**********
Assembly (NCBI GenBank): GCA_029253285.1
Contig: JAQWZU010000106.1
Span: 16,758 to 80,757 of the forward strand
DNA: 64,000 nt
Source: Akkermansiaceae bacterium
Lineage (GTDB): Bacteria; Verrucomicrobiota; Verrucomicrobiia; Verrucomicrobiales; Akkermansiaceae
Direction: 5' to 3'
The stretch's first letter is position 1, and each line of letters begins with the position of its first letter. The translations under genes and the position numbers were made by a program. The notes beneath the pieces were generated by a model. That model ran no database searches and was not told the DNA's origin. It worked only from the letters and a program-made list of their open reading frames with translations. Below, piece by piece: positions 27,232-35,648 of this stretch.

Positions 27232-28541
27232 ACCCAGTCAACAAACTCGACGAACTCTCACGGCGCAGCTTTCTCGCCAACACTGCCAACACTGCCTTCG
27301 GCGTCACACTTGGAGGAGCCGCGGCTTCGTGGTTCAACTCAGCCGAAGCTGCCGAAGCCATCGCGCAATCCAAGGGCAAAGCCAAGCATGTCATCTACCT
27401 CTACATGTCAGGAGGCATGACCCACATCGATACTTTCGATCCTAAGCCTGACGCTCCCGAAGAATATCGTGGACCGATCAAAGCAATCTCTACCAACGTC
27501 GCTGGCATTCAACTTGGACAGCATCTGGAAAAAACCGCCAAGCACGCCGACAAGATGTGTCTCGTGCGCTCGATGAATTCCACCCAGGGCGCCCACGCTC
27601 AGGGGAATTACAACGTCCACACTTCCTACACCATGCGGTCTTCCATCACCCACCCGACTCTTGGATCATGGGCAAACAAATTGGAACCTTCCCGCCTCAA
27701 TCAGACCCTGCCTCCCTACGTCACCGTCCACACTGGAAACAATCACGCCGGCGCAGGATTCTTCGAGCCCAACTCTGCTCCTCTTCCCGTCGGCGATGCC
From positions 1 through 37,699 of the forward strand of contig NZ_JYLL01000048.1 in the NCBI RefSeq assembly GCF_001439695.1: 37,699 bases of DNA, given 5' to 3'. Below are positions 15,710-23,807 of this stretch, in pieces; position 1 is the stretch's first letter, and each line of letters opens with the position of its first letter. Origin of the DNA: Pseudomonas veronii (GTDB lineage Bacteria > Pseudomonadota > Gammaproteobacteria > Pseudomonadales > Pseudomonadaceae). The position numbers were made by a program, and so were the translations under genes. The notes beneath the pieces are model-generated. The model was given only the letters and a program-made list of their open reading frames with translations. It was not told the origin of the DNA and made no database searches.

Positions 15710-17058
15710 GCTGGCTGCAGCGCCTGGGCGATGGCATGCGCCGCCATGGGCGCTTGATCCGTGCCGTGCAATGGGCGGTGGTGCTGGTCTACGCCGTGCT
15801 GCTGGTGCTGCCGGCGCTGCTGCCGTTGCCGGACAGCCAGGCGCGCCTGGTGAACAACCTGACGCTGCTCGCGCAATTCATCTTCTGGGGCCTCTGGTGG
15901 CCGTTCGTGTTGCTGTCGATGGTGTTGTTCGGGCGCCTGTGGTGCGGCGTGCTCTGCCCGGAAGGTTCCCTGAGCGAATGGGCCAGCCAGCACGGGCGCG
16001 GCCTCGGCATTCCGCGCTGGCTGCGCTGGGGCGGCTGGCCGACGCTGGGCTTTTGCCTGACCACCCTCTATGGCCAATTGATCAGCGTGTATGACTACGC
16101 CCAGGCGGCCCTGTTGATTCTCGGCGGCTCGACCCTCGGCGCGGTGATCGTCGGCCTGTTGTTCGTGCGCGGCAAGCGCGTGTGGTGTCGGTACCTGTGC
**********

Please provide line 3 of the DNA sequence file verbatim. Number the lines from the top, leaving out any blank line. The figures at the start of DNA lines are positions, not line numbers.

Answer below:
Span: 16,758 to 80,757 of the forward strand